Arkansas Arts Center Partners with Central Arkansas Library System to Display Artwork

Nov 21, 2018

CALS Director Nate Coulter visits the Art Start Program
Credit Arkansas Arts Center

The Arkansas Arts Center and the Central Arkansas Library System are working together to make sure some of the center’s most popular pieces will still be viewable to the public after the center closes next year for renovations.

The center says this partnership is the first of several it will offer.

Laine Harber, interim executive director of the Arkansas Arts Center, says the partnership was an easy fit.

“We feel like there’s a natural connection and collaboration opportunity with the mission of CALS, as well as the mission of the Arkansas Arts Center to, in effect, bring new and exciting services to our respective patrons and hopefully get a lot of crossover as well,” Harber said.

The art will be displayed in locations around Arkansas, including 15 CALS locations.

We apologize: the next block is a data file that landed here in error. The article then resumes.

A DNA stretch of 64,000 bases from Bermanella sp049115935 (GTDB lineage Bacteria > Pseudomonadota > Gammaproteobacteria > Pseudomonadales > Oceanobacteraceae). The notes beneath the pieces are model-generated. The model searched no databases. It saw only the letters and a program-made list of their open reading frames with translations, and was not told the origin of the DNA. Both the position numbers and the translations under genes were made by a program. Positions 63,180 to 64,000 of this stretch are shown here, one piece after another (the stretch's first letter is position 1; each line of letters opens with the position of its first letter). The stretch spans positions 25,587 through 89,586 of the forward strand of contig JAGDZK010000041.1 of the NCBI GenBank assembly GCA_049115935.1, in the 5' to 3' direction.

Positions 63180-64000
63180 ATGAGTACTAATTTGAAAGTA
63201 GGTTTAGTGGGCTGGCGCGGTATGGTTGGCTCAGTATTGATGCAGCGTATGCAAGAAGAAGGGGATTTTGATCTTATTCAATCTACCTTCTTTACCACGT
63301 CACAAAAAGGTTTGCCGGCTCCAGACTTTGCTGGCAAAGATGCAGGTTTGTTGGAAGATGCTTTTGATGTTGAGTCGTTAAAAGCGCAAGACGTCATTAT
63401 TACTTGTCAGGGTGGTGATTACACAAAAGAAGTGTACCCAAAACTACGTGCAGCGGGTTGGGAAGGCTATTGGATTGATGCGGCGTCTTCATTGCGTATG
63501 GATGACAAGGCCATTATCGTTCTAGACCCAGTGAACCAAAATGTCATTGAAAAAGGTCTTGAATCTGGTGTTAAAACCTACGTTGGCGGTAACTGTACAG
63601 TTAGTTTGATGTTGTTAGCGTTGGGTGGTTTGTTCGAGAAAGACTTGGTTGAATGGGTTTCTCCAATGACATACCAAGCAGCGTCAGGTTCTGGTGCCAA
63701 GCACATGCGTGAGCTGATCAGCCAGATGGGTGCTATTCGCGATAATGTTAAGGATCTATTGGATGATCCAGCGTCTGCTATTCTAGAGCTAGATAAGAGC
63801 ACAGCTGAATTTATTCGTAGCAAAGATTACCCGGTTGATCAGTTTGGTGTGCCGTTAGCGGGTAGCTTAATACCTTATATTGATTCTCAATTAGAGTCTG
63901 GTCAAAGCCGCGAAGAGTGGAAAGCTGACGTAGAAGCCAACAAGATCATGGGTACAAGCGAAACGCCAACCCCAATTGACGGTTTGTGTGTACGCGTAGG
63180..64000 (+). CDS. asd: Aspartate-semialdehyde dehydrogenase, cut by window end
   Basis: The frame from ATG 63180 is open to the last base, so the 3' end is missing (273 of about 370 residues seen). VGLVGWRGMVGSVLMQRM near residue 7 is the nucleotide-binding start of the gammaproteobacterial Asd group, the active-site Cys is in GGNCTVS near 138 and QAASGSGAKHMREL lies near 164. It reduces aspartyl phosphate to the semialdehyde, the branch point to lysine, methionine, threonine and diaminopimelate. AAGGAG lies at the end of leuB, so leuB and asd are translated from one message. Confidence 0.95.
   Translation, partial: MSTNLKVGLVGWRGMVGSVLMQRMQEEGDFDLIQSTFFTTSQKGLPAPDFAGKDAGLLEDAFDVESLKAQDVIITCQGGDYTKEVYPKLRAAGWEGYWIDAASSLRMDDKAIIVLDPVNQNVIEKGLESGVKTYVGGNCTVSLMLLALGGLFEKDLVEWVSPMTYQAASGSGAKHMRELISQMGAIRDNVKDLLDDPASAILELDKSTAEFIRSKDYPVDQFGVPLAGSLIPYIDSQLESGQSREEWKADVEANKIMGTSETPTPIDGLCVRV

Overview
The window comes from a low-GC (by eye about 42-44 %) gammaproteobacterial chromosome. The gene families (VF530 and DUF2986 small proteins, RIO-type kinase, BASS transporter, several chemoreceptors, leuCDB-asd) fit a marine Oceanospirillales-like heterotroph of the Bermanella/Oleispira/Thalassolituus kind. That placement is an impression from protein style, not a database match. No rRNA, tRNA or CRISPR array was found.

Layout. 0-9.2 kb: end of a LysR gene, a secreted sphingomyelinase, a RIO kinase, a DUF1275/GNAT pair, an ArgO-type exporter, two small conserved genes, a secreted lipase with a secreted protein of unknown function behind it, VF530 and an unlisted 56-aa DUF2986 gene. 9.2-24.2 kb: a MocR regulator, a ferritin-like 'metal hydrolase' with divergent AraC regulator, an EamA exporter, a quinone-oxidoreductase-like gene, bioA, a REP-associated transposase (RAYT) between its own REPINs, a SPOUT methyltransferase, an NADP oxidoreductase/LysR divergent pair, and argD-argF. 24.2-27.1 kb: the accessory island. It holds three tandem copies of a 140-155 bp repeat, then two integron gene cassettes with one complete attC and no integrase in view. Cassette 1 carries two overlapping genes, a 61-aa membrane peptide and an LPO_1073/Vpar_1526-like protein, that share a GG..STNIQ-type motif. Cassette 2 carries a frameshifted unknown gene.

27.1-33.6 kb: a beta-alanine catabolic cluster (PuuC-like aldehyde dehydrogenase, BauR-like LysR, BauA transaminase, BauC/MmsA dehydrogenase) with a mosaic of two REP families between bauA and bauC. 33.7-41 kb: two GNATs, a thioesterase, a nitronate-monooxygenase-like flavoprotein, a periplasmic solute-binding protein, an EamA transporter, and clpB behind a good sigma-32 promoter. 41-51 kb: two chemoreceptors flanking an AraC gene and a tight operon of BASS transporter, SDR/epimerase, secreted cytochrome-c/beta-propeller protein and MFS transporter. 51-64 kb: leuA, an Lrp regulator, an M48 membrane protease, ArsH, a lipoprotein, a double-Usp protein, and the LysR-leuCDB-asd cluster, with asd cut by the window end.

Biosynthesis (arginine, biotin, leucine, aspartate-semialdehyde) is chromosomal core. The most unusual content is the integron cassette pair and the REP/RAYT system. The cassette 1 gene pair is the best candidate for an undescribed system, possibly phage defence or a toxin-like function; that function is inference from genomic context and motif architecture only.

10 percent of the center’s collection, about 150 pieces, will be on display. The center and library system have worked together to make sure each installation is curated to the environment where it is displayed.

One example the Arts Center noted was the installation of art made from recycled material at the Amy Sanders Library in Sherwood, which focuses on STEM programs.

One particularly popular piece, Judy Onofrio’s Just Pretending, will relocate to the Hillary Rodham Clinton Children’s Library and Learning Center.

“I refer to it as the mermaid, because it is an assemblage of found objects that do depict a mermaid. It’s one of those objects you can see probably 50 times and all 50 times find a different object that you had not noticed before in that sculpture,” Harber said.

In addition to displays, the center is also moving some of its popular programming to the library branches. The Art Start program, designed for toddlers and school-aged children, will move to the Hillary Rodham Clinton Children’s Library and Learning Center.

The Terry, Maumelle, Dee Brown and Main libraries will have a variety of two-dimensional classes and workshops for adults.

The center says some form of the collaboration will continue, even after the new center opens its doors.

Harber anticipates pieces will be rotating between the center and other locations.

“A lot of the works that we will have in these CALS locations are very popular in the museum. We’re obviously going to want to have them back at the museum at times as well, but we absolutely envision some sort of collection from the Arts Center remaining visible with CALS in some form or fashion,” Harber said.